First the fan would only kick on position 5, so I replaced the resistor. It worked great for 2 days then I noticed moving the switch sometimes it would work on 1-5 sometimes only 5 and sometimes on none of them (as I was switching through them). Each time I would turn the switch I could hear a click near the light switch or steering column area (similar or the same as the click when your lights turn on). I also noticed prior to changing the resistor the day time running lights and auto night lights would turn off when I would turn the fan switch on. Any ideas? Relay or ignition?
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Re: Blower Motor problem
Sorry but most that I can give would be generic as Pontiac Grand Prix are not that common in my country. I am assuming you are referring to the fan/blowers of the A/C unit.
Based on your description and from what little I know of the circuitry/wiring of current blowers: 1. the clicking sound would be a relay engaging and therefore the speed selector switch could be assumed to be operational since it can trigger the relay; 2. the day time running lights and auto night lights turning off when engaging the fan switch indicates possibly a common supply problem. This could be a wire or terminal in the fuse block. This common B+12 supply logically would be split into several including the fan blower fuse and the lights fuse. It is also possible that said terminal is corroded or has scorched marks preventing full flow of current or be disconnected intermittently; 3. since you have changed the resistor (presumably known and tested to be good) then the problem lies elsewhere possibly back to #2 above; 4. I would discount any ignition problem as it would be more engine related and has nothing to do with the fan/blower except that it share a common IGN B+12 which again points back to possibly #2; and 5. Though am not sure, but I think your car has also a blower motor control processor which also could be at fault.
I believe your best option would be to use a DVM to check for the presence of B+ supply to the fan motor while going through the switch settings (1 to 5). Thereafter trace back until you reach the resistor and its input of +12, go further back and trace it to the fuse holder and eventually to the common supply. You would have three (3) B+12, a) always ON; b) IGN ON; and blower switch ON.
Would appreciate a post back for any developments or results of your voltage checks.
Hope this be of initial help/idea. Again, pls post back how things turned up or should you need additional information.
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Will your blower fan kick on in the medium position by chance? Med/ med high..if it is a 4 position switch, does it operate in the number 3 position? If so it is probably your blower motor resistor. If not, I would test the blower motor itself. Since the compressor kicks on when you turn the fan on, I would think the switch is working.
More than likely it's your blower motor resistor, but first thing is first check for blown fuses. If fuses are all intact locate the resistor which is usually located under the dash on the passenger side close to the blower motor case.( which will be a black plastic cylindrical box) The resistor will have a wiring harness running to it. With the key in the on position and the fan turned full on slowly move the harness around if the fan starts working, you have a bad connection or broken resistor. Which is common since people accidentally catch the wires with their feet or stretching on a long trip. If you replace the resistor disconnect your battery first, resistor is usually held in with a couple of screws, remove and be careful when installing new resistor they can be a bit fragile, best of luck!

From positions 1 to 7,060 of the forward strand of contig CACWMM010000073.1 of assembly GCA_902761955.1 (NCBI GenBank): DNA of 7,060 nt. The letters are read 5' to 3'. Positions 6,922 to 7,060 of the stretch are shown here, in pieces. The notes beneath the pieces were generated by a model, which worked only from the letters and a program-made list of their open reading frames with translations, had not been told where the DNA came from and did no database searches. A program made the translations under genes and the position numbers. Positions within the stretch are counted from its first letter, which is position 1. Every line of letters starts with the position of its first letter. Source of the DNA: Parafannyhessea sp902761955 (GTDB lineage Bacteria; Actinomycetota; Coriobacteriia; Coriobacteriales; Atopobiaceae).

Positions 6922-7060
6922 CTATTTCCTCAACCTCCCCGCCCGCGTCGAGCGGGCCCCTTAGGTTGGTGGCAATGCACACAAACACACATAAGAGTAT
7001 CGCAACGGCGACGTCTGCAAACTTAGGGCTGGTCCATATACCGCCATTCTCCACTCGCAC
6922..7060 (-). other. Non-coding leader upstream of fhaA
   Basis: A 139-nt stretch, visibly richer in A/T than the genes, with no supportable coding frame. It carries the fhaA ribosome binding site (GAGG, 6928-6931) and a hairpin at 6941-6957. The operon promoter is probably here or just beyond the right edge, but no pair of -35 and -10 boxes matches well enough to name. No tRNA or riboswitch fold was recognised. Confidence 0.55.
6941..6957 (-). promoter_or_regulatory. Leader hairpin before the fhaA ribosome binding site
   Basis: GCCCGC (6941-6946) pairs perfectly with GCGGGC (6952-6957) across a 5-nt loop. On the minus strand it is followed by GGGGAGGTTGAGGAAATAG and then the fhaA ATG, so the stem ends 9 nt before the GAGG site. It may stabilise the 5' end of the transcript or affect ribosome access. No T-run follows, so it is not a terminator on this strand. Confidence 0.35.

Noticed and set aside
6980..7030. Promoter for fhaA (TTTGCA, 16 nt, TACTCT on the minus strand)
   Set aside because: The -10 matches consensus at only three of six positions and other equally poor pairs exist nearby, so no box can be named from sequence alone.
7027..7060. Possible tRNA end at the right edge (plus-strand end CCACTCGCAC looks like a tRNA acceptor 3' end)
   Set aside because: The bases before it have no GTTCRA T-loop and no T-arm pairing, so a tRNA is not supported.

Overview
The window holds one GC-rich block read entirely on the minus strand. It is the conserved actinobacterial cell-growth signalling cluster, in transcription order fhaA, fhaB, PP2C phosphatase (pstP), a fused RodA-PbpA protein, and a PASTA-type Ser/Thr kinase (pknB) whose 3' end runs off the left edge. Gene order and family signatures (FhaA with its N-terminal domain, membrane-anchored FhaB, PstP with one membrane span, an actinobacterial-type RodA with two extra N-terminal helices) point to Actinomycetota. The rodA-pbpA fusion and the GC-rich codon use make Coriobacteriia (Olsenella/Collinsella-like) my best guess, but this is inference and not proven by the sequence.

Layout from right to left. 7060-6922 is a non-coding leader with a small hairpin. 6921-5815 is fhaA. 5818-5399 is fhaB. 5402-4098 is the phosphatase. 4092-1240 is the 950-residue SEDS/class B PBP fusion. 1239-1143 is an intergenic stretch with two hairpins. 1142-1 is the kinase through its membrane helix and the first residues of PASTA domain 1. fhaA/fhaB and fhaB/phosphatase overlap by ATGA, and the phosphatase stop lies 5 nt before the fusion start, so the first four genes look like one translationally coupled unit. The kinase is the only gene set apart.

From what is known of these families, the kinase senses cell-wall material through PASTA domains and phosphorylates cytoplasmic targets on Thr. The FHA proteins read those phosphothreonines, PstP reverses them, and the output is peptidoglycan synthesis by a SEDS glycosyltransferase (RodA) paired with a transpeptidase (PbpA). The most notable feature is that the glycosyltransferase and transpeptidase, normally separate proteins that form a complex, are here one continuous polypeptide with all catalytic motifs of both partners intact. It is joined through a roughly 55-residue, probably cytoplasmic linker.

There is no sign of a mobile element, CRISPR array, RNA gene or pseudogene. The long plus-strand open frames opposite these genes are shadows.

Its more than likely a poor connection at the blower motor resistor.Its mounted on the heat duct on the passenger side with 2 screws.I would first turn the ignition and fan switches on with the fan switch on #2 or 3 then wiggle the connector on the blower motor resistor.These resistors get hot and melt the pigtail and usally loose there connection.
replace the blower motor resistor. It controls the fan speeds. It defaults to high speed only when it fails.
How to replace the blower motor resistor block:
Caution: Stay clear of the blower motor and resistor block (Hot). Do not operate the blower motor with the resistor block removed.
1. Disconnect and isolate the battery negative cable. 2. Remove the glove box from the instrument panel. 3. Pull out the lock on the blower motor resistor wire harness connector to unlock the connector latch. 4. Depress the latch on the blower motor resistor wire harness connector and disconnect the connector from the resistor. 5. Remove the two screws that secure the blower motor resistor block to the HVAC housing. 6. Remove the resistor block from the HVAC housing.
Installation: 1. Position the blower motor resistor block into the HVAC housing. 2. Install the two screws that secure the resistor block to the HVAC housing. Tighten the screws to 2.2 Nm (20 in. lbs.) 3. Connect the wire harness connector to the resistor block. 4. Push in the lock on the blower motor resistor wire harness connecgtor to lock the connector latch. 5. Install the glove box. 6. Reconnect the battery negative cable. 7. Have a nice day!
From the scenario that you have just described; more than likely your blower motor resistor pack has failed. On the highest setting, the blower motor will have no resistance from the resistor pack allowing the motor to turn the fan at full speed; however, on the lower speeds, the different resistors are what create your different speeds by varying resistance in the electrical circuit.
mine did the same thing - there is a wire harness on the passenger side that passengers kick with there feet - this can be jiggled and the fan wil start working on all speeds in my truck - hope your fix is as simple